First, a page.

It’s the American import that – like turkey – has become an essential part of Britain’s traditional Christmas dinner. But does your cranberry sauce truly earn its place on the festive table? Gordon Ramsay chefs reveal how it could…
Cranberry sauce is one of those Christmas side dishes few people cook themselves. But freshly made, it is a revelation compared to the over-gelled and over-sweetened stuff you buy in jars.
A gorgeous cranberry sauce is something you won’t mind using long after Christmas lunch has ended. After all, it isn’t only for turkey.
You can serve cranberry sauce alongside cheese and chutney on Boxing Day, or spread it inside cheese or ham toasties.
It’s also a great way to add a seasonal touch to bakes that usually contain jam. Try it in Christmas cookies and desserts, such as when filling an almond slice or Victoria sponge.
Once Christmas is over and you’re thinking about healthier foods, stir your leftover cranberry sauce into breakfast bar mixtures, or add a mix of other red fruits or berries and heat gently to make a compote you can serve with yogurt.
How to cook cranberry sauce
Use the same spices for homemade cranberry sauce you would use for mulled wine. You can even use a mulled wine sachet, but a simple cinnamon stick or star anise will also do.
Tip your picked-over 250g punnet of cranberries into a stainless steel pan. Add the grated zest and juice of an orange, 100ml of white or red wine and the spices. Cook gently until the cranberries are just beginning to burst. Then and only then add sugar, because you don’t want the skins to toughen. Use caster or light muscovado. Start with 85–100g and see whether you think it needs more: 125g should be plenty. Don’t forget to stir while cooking so the sauce doesn’t catch, and to remove the spices before serving.
Keep the sauce in the fridge until ready to serve and, if you’ve got the means and inclination, warm it through before taking it to the table.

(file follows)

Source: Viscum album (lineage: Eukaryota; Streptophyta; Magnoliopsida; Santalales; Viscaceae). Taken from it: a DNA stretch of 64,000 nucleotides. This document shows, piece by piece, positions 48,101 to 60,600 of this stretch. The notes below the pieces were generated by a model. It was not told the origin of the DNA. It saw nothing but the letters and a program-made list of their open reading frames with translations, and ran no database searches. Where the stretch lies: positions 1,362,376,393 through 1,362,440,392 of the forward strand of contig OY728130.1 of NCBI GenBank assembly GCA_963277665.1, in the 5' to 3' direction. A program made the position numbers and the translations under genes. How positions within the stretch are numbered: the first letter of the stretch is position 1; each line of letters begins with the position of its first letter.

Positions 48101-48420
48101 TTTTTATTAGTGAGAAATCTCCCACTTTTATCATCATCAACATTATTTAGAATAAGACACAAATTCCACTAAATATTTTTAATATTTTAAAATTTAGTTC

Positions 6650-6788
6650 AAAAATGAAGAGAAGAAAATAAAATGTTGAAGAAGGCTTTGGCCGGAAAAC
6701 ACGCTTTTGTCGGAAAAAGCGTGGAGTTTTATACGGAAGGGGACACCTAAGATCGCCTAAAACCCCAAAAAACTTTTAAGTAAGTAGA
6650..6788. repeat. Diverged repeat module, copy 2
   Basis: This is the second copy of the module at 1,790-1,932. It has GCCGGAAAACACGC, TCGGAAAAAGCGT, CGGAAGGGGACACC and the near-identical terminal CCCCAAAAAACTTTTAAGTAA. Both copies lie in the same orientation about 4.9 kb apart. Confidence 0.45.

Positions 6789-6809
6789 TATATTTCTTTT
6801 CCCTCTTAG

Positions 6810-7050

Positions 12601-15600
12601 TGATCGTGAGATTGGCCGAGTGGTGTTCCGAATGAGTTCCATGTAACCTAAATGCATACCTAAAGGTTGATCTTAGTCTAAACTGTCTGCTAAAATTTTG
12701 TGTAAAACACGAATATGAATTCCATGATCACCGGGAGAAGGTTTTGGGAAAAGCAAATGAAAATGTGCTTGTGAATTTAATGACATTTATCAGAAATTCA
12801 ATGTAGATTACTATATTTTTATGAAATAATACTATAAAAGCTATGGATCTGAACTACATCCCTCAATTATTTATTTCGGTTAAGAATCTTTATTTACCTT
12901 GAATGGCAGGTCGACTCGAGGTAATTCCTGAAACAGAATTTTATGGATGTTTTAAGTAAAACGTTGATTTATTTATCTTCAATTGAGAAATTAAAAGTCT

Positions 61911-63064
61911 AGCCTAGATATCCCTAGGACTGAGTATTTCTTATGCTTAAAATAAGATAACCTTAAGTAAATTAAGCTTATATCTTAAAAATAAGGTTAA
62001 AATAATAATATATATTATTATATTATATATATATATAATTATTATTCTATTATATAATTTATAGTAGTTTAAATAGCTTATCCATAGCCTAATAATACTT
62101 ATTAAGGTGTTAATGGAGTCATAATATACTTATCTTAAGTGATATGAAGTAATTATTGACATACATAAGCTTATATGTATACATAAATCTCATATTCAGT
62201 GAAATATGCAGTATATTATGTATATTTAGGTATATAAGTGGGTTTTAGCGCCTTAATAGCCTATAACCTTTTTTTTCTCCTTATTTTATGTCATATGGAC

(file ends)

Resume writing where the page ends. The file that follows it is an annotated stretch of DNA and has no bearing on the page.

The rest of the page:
How to pimp bought cranberry sauce
If you’ve got a jar of cranberry sauce to hand and think it’s too dull or too sweet, here’s how to bring it to life.
Pop it in a heatproof bowl either in a microwave oven or over a pan of steaming water. Stir in a little lemon zest and a touch of spice such as mace, juniper, cardamom, cinnamon or green peppercorns. Fresh mint is another option. Then add a splash of alcohol such as gin, vodka, port (go easy), dark rum or whisky.
The heat of the microwave or hot water will melt the gel and, as the flavours meld, you can taste and adjust them as you like. Serve your new sauce warm and no one will guess it started life in a jar.
For an Italian twist, Davide Degiovanni, head chef of Union Street Café, likes to use grappa and then garnish the cranberry sauce with shavings of 80% dark chocolate. ‘It’s unusual but tasty!’ he says.
How to make raw cranberry sauce
Like any salsa, raw cranberry sauce should be distinguished by a really vibrant freshness, so don’t use frozen cranberries. This means you’ll only be able to make it during November and December, when the fresh fruits are in season.
Pick over the cranberries and wash them well. Scrub a thin-skinned orange then chop it into bite-sized pieces, removing the seeds as you go. If you have 250g of cranberries, use 250g of orange.
Tip the fruit into a blender and blitz to a coarse purée that holds its shape on a spoon. Put it in the fridge overnight and next day sweeten to taste with 100–150g caster sugar or light muscovado.
That’s all that’s required! But, for an extra Christmassy touch, you could add cinnamon, nutmeg, or mixed spice, and/or a glug of booze. Fancy a contemporary style of spicing? Include a deseeded jalapeño pepper and, if you’ve some to hand, fresh lime too.
Raw cranberry sauce will keep in the fridge for over a week, giving you plenty of time to whizz it up before the bustle of Christmas Day – and plenty of opportunity to experiment serving it with cheese, lamb, duck, goose, game, ham, pâté or any of the many other things it works with, besides turkey.
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